Steven Spielberg’s The Post doesn’t surprise anyone. One, it tells a famous, well-known story; two, it’s obvious from moment one where it’s heading; and three, it’s not trying to pull a Houdini and execute any startling narrative gymnastics. It also won’t surprise anyone that The Post is excellent, occasionally thrilling, and watching Meryl Streep, Tom Hanks, and Spielberg together is like watching a goddamn symphony.
That’s perhaps the least shocking statement I’ve ever made. After all, this is America’s kindly movie uncle doing what he does, making a movie that’s effortlessly beautiful and graceful in a way that’s so difficult to pull off but Spielberg makes look as easy as breathing.
This is Spielberg going to bat for freedom of the press in a time when we sorely need it. The president of the United States is working to dismantle and discredit the press, every day we learn that another vital news outlet is being shuttered by corporate masters, and I’ve lost count of how many entire newsrooms have been cleared, scorched-earth-style, and how many writers have been laid off for daring to demand things like being paid, health insurance, or a union to fight for their rights. It’s a dark period for journalism, which makes The Post even more timely and pressing.
The plot revolves around the publication of the Pentagon Papers by The New York Times and The Washington Post in 1971. These leaked government documents detailed the true extent of the U.S.’s involvement in the Vietnam War, and the true extent to which the government, across multiple administrations, lied to cover its ass.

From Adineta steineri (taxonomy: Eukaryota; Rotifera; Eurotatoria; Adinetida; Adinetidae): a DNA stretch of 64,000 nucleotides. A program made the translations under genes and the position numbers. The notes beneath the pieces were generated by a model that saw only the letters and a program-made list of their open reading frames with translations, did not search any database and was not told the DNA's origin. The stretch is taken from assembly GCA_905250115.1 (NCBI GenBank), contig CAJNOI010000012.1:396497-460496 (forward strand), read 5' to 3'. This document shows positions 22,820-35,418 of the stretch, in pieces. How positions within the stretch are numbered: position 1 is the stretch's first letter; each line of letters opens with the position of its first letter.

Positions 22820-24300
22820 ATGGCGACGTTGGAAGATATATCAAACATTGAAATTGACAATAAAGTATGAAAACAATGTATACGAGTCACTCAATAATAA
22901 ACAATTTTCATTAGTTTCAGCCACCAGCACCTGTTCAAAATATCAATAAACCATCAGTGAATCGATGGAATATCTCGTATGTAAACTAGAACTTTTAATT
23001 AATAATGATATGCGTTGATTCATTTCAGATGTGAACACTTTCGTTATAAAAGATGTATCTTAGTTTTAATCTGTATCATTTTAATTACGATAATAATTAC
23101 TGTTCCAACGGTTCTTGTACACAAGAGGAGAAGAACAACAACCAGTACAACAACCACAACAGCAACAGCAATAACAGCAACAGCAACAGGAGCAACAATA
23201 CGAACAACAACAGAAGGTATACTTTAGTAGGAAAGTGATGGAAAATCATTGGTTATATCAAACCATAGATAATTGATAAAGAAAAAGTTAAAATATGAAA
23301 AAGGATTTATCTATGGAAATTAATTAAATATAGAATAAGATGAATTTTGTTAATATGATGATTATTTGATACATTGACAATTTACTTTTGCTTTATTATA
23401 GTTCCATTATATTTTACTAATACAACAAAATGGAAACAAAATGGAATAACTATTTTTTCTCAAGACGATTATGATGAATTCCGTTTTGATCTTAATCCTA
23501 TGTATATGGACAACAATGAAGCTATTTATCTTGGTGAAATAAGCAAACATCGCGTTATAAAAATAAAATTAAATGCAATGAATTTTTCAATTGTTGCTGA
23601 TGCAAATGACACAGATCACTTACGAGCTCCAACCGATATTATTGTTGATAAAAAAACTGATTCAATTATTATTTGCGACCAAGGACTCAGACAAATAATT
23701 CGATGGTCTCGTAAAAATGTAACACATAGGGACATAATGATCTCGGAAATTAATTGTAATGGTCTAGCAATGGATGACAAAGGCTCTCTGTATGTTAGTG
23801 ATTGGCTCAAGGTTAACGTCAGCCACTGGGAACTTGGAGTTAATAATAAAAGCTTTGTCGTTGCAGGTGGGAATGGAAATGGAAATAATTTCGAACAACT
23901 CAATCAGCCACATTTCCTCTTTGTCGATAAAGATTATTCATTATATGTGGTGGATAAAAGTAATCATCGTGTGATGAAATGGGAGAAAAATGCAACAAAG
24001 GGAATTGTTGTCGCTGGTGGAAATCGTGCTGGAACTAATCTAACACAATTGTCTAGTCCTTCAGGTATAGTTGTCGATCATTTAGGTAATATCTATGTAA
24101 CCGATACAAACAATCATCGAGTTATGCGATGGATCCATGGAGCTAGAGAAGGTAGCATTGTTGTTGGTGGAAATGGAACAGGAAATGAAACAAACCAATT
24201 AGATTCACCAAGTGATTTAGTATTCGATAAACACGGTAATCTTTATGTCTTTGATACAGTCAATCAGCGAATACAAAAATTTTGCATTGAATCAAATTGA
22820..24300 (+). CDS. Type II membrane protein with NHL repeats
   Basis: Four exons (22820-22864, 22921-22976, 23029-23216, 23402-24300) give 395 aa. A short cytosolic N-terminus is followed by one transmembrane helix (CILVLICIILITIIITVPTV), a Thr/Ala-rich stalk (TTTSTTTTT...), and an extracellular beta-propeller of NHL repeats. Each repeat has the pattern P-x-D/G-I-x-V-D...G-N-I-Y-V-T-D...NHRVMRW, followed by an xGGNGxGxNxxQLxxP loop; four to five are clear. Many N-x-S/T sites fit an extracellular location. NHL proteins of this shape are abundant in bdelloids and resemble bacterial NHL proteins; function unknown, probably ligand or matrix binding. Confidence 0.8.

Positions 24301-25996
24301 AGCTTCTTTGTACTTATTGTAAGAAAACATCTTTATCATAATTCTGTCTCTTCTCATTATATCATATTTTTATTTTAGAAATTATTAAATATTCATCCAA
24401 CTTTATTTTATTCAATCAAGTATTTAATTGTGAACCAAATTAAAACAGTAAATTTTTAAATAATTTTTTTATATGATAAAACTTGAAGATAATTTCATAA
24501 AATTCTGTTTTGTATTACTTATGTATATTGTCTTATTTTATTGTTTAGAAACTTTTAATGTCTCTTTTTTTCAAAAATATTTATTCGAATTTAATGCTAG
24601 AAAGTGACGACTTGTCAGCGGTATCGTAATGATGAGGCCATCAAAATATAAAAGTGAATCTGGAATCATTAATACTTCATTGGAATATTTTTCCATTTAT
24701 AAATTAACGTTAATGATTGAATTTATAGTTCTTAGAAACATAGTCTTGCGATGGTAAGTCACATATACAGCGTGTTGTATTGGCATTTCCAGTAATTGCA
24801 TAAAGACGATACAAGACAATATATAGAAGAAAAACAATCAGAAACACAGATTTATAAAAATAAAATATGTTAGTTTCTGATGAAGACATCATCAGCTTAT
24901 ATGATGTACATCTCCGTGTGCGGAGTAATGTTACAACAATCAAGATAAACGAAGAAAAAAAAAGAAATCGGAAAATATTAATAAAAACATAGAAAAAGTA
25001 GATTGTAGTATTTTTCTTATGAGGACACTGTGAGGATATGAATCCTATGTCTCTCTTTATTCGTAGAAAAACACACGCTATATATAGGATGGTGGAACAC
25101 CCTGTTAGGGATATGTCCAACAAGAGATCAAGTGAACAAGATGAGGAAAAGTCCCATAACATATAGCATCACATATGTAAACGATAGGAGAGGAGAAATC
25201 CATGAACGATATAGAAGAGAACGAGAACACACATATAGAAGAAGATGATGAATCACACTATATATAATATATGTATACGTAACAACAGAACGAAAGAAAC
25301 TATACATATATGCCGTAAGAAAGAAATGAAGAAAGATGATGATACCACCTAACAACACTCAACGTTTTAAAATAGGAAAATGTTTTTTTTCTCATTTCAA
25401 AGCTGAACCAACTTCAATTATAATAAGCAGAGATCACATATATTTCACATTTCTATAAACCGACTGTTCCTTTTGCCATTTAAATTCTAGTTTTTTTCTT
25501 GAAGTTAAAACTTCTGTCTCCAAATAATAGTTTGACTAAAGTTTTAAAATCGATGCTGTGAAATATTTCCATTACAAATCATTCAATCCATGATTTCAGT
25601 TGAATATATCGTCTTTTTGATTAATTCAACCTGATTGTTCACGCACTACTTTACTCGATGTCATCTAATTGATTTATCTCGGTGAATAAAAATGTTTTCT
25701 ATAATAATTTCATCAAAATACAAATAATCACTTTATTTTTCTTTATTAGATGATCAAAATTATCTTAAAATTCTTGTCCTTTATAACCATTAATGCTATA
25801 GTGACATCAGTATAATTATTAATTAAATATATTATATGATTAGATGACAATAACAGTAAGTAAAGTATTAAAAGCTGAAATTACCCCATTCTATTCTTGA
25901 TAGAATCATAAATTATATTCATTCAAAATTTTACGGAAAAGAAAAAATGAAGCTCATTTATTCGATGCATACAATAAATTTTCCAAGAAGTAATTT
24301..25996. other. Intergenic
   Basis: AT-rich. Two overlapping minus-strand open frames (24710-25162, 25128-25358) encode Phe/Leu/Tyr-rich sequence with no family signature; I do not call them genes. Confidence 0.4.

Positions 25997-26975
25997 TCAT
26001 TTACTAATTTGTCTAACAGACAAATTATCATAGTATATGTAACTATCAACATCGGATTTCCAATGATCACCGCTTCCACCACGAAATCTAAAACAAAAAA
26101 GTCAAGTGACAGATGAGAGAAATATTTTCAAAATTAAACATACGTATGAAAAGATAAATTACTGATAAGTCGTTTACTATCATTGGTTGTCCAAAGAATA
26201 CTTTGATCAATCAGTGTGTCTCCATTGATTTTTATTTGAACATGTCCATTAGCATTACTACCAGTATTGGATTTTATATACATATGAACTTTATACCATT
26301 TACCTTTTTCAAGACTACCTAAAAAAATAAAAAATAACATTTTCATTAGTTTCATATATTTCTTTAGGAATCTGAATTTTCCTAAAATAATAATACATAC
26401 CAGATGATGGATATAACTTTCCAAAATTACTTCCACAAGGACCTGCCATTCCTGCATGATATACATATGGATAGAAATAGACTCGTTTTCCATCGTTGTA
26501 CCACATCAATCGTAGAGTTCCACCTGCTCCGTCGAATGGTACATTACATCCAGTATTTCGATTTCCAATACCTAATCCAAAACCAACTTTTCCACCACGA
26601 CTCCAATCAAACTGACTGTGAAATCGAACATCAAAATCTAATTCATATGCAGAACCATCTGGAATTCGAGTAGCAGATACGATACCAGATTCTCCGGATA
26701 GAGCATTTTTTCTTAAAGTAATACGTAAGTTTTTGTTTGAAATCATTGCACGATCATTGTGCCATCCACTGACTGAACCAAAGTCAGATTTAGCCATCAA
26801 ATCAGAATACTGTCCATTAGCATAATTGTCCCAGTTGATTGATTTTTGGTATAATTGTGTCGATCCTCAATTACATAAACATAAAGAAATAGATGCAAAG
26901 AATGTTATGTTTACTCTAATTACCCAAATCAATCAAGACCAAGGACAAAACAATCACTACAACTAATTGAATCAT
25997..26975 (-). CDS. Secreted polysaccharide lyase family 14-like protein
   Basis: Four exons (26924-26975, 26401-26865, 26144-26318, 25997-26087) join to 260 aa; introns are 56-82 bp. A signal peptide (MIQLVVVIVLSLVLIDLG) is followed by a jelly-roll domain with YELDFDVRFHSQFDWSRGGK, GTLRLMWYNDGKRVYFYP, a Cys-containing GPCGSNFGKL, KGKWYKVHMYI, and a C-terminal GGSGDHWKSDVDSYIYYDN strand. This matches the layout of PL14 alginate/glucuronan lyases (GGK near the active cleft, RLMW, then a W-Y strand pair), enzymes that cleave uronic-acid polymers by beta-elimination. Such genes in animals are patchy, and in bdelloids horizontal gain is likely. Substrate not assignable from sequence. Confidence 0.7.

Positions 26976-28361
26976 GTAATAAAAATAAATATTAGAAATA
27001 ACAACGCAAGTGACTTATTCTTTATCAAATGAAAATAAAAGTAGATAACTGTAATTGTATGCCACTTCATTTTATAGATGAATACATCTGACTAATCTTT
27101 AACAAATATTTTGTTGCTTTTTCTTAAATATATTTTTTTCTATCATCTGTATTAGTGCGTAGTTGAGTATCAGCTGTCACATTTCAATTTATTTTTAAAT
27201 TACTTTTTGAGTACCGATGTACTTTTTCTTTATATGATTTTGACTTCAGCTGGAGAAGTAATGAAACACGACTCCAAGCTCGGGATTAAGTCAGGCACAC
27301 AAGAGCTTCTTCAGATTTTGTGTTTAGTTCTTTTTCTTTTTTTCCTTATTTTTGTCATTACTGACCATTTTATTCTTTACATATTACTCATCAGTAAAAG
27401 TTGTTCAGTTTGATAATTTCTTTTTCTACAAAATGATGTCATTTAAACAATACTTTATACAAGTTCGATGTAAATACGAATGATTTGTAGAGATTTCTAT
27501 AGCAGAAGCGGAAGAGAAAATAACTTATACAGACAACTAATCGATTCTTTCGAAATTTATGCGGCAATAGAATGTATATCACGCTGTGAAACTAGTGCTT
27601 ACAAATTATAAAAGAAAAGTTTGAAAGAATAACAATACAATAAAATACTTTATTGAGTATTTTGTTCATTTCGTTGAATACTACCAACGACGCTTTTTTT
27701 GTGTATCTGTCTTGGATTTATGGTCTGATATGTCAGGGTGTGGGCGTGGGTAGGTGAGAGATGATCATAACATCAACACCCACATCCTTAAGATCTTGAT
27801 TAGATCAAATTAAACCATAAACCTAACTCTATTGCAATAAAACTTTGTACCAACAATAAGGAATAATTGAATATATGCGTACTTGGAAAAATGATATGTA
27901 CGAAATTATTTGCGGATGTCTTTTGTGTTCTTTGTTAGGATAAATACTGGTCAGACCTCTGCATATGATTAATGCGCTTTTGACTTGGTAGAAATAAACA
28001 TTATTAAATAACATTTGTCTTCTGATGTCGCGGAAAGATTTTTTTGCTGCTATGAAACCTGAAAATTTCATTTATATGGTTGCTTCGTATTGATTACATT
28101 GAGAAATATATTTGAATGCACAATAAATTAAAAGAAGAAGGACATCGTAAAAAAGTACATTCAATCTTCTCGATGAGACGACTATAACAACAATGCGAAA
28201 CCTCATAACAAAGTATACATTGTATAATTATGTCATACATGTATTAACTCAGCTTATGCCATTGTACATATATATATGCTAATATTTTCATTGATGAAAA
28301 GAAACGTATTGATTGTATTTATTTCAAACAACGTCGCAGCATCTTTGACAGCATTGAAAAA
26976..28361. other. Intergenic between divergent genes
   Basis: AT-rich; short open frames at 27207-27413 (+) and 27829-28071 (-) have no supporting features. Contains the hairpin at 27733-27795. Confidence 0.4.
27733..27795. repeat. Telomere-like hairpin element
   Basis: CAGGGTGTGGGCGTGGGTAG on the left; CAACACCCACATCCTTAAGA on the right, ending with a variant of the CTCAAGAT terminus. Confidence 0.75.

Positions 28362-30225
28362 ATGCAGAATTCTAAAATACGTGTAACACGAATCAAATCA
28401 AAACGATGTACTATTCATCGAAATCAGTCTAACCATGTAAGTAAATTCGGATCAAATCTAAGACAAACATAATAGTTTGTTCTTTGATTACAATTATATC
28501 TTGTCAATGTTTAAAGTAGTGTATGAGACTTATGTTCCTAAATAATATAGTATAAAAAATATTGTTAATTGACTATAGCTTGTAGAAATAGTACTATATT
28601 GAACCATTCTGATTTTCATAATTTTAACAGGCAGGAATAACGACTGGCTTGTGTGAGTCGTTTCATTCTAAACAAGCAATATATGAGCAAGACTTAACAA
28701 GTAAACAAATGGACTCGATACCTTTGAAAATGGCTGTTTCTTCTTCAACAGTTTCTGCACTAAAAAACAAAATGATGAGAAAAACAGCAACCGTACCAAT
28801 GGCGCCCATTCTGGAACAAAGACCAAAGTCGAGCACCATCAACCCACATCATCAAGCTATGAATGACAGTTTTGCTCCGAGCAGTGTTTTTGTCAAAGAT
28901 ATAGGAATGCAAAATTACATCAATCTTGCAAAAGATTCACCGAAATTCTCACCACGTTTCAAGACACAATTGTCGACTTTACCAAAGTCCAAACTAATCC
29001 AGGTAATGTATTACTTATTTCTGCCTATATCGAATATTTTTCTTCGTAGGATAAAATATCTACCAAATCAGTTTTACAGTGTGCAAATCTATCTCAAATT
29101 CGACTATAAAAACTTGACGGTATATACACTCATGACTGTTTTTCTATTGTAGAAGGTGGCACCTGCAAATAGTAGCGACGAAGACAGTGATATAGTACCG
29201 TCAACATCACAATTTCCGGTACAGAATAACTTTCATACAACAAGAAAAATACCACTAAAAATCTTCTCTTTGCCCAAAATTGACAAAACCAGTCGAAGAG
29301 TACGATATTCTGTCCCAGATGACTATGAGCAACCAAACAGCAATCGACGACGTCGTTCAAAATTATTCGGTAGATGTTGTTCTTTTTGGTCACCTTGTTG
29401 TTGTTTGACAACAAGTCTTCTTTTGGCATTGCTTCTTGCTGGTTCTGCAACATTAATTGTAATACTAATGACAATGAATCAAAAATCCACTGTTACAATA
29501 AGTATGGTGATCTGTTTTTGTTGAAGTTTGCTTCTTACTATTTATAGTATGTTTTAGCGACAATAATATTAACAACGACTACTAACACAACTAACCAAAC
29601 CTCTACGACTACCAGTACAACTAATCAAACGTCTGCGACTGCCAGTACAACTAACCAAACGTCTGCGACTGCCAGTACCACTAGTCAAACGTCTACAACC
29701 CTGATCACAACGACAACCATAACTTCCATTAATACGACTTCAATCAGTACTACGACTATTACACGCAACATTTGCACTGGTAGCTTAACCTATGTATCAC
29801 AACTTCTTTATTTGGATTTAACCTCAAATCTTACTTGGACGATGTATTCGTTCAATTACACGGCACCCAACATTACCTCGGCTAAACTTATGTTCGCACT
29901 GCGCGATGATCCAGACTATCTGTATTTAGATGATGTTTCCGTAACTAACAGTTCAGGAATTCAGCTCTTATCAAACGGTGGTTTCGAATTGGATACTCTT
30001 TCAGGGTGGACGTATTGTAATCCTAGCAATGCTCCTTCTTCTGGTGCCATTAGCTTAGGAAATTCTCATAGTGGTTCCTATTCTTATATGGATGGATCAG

Though the deceit spanned multiple presidencies, the Nixon administration, true to form, attempted to suppress the media. The Washington Post (along with the NYT, though their role is minimized here) was at the center of this storm. Led by publisher Kay Graham (Meryl Streep) and hard-charging editor Ben Bradlee (Tom Hanks), the story is relatively simple: do they publish the papers or not? That simple question, of course, leads to a tangle of legal, moral, ethical ramifications; it’s the government trying to operate with impunity and the press trying to keep them in check; it’s David and Goliath in a knock-down, drag-out brawl over the Constitution and the soul of the nation.
But while there are massive, large-scale implications, the script from Liz Hannah and Josh Singer gives Kay and Ben personal stakes as well. Both have private interests that pull them in different directions.
Though the paper is her family business, Kay has always been more a socialite than a publisher. Her father gave the paper to her husband to run; she only took over the job after his suicide, making her the first female newspaper publisher. Among her close friends, she counts Robert McNamara (Bruce Greenwood), the architect of the Vietnam War, who, let’s just say, doesn’t come off particularly well in the Pentagon Papers.